I’m confused, not to mention being more than a bit frustrated. Why is it that as soon as the world’s automotive industry does as every card-holding greenie in the world wants, and begins to commit to strategies to reduce the carbon emissions associated with the 40 million new vehicles it produces every year, those same so-called climate champions simply find something else to whinge about?
I’ve just been reading a pathetic article about the Chevrolet Volt – the car that will become General Motors’ first ‘plug-in hybrid’. This dross suggested that the car simply didn’t matter; that its contribution to climate change would be minuscule while coal fuel power stations still existed. Rubbish.
Earlier this morning, I read that GM chief Rick Wagoner recently had to defend his strategy to make the use of biofuel more widespread throughout the company’s models. People have been blaming the car industry’s adoption of ethanol for the global hike in food prices. So the car is not only responsible for choking our grandchildren; it’s now starving displaced millions in the third world. It’s a wonder we don’t all sell up and become hermits.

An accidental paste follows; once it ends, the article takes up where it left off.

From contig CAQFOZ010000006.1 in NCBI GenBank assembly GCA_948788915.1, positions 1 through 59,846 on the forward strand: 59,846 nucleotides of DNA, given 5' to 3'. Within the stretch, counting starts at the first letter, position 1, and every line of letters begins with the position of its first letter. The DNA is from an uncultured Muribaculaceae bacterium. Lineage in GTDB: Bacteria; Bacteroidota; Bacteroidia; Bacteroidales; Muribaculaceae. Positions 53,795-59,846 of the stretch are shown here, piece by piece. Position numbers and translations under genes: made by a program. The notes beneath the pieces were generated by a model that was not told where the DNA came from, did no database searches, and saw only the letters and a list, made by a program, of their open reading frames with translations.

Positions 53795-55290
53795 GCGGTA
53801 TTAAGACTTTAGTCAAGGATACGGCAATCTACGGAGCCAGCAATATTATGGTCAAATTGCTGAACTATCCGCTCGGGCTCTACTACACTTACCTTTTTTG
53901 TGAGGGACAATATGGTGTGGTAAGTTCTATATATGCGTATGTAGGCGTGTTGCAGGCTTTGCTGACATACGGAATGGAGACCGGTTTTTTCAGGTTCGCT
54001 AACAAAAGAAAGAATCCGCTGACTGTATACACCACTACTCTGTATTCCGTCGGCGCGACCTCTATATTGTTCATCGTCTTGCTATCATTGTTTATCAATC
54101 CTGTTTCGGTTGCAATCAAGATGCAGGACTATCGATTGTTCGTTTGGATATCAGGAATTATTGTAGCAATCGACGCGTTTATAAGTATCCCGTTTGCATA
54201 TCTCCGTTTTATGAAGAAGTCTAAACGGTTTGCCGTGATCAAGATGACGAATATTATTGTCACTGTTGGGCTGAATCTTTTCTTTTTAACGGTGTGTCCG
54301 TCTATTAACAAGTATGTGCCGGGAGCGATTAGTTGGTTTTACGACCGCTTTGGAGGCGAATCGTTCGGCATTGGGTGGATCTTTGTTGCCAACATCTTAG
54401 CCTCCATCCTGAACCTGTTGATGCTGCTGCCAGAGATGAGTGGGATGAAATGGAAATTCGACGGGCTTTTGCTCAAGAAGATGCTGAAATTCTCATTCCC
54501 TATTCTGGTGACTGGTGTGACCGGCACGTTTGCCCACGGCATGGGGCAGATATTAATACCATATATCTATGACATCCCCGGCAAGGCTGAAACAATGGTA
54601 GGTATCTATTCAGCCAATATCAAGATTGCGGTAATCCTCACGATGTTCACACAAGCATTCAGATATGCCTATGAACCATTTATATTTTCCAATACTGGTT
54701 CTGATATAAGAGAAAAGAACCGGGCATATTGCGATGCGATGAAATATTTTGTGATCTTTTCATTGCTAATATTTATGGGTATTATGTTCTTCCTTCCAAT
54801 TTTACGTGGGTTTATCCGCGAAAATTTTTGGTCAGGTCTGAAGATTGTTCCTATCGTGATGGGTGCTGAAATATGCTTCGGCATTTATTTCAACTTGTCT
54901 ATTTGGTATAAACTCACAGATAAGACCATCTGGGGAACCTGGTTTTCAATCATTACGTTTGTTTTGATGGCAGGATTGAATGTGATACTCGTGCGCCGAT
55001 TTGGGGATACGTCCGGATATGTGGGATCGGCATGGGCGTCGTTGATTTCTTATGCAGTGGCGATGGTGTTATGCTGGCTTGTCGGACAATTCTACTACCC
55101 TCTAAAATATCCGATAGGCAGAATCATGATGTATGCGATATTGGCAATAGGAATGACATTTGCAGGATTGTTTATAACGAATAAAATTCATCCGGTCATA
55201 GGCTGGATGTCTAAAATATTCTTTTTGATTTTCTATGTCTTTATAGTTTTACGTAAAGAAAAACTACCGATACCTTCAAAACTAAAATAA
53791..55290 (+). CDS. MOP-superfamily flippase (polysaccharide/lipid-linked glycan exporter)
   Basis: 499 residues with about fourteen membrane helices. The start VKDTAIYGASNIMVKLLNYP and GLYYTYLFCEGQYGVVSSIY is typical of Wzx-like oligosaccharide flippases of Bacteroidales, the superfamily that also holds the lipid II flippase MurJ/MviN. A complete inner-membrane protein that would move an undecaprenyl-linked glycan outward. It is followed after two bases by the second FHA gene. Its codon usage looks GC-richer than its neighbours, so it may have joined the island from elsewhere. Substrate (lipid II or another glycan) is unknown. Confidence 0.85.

What is it about the mindset of these car-haters that prevents them from playing an active, reasonable and constructive part of the process of making the car acceptable in the 21st century?
Here are a few more grounded realities, as far as I understand them. When it becomes available in Britain sometime around 2011, the Chevrolet Volt will be able to do 40 miles without burning a single drop of petrol. If I get one, that means I’ll be able to drive it to work and back without producing any emissions of any kind, provided I charge it every night. I will need to fuel it only for longer-run weekend trips. In a typical month, I reckon that’ll save me three out of five trips to the pump. How can anyone argue that won’t reduce carbon emissions?
Charging your car from the mains rather than filling it from the pump puts greater overnight load on the country’s idling power stations, granted, but coal-fired power stations can be adapted for a lower carbon footprint. Better still, electricity can be generated without the production of any CO2 at all. And if your power comes from a renewable source, then it’s not just your car that’s emissions-free; it’s your microwave, your TV, and your iPod too.
The same argument stands up in the debate about biofuel, as far as I’m concerned. If the ethanol’s made the ‘cellulosic’ way, using biomass that would otherwise rot away or go to waste, then it’s not forcing up food prices as it’s not being produced at the expense of anything else. If we use switchgrass, a perennial of many of the world’s prairies and savannahs, we can make twice as much ethanol per kilo as we would from corn anyway.
No: both plug-in hybrid technology and biofuel combustion stand to markedly reduce the quantity of carbon dioxide emitted by cars – there’s just no arguing with it. Both are important. Both matter. And we should get behind any car-maker who adopts either of them. Rant over.